Ontario’s electricity system is changing. It used to be a simple matter of large generators transmitting power over long distances down into communities. And while that still happens, the electricity system of today is much more complex. New technologies, along with more engaged consumers and communities, has led to a much more diverse and decentralized system. This is creating a lot of opportunities for businesses and communities to get involved through the use of Distributed Energy Resources (DERs).
Why do they matter?
Ontario’s electricity needs are growing, meeting the needs emerging over the next decade will require a proactive effort to enable the new kinds of supply options to participate in the Ontario electricity system and market.
DERs can contribute to reliability and affordability. They offer alternatives to traditional transmission and distribution infrastructure, and can help communities achieve their economic development and sustainability goals.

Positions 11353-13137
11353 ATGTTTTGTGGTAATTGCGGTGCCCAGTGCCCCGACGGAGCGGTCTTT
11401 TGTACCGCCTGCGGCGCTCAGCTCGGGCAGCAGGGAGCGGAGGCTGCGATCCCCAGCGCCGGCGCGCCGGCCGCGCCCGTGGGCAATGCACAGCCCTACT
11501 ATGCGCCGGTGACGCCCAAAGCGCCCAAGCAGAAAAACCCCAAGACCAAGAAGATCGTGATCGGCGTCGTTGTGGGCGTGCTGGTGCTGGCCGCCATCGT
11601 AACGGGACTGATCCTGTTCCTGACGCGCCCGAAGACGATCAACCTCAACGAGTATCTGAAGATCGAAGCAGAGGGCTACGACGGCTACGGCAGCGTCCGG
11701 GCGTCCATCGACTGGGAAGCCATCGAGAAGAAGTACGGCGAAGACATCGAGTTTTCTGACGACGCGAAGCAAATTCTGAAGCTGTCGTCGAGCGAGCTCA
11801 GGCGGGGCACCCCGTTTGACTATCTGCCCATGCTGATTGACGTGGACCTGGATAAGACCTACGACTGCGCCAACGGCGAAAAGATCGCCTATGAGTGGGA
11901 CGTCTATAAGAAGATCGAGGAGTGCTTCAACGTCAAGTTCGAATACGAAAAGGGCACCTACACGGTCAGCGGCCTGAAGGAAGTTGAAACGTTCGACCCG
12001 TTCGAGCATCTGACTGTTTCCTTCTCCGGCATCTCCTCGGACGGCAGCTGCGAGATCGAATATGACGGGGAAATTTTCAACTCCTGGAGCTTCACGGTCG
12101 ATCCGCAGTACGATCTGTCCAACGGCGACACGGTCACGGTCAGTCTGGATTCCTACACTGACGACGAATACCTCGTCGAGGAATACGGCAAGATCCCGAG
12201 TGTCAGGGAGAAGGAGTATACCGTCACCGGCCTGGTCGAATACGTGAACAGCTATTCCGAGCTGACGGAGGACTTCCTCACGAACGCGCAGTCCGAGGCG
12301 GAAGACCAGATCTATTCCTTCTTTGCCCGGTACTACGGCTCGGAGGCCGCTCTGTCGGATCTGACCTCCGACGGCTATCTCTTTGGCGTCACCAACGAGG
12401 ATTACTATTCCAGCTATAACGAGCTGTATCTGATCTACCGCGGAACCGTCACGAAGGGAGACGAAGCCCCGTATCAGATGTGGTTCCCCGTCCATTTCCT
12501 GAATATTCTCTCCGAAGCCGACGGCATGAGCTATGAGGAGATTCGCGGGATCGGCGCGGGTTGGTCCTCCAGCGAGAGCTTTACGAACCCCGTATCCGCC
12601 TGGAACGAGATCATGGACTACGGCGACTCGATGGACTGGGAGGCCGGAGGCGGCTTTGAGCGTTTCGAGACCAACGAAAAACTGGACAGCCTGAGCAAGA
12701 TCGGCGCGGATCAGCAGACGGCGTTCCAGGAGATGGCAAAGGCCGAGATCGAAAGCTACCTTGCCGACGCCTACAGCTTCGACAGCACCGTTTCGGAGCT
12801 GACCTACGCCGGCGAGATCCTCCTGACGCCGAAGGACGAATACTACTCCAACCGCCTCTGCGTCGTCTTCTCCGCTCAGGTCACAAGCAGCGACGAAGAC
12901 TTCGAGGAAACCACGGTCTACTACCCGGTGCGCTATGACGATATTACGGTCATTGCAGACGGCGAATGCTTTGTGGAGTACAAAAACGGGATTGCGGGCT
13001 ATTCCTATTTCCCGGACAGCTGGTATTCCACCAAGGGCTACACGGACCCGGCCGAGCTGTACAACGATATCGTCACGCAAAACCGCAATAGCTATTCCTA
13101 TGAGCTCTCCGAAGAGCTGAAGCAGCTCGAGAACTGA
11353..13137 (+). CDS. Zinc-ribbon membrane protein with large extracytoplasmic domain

What opportunities are available for integration?
The IESO is looking at the following to better understand the role of DERs and to integrate them in the electricity system:
Greater coordination between provincial grid and local distribution networks
Enhancing DER competition in the provincial wholesale markets
Removing barriers to DERs as alternatives to traditional infrastructure
The IESO has been laying the foundation for future DER integration through research, pilots and partnerships. For example, a local electricity market in York Region is testing how supermarkets, manufacturers, and homeowners can reduce peak demands.
The work continues with the launch of the DER Roadmap engagement which will help set out the IESO objectives, initiatives and timing for the integration of DERs. You can learn more about the engagement by visiting the DER Roadmap webpage.
What are DERs?
A DER is an electricity resource that is connected to the local distribution system. They can store, generate or adjust electricity consumption. DERs are not all one and the same, they include rooftop solar, battery storage or consumers that can adjust energy use based on electricity price and other signals.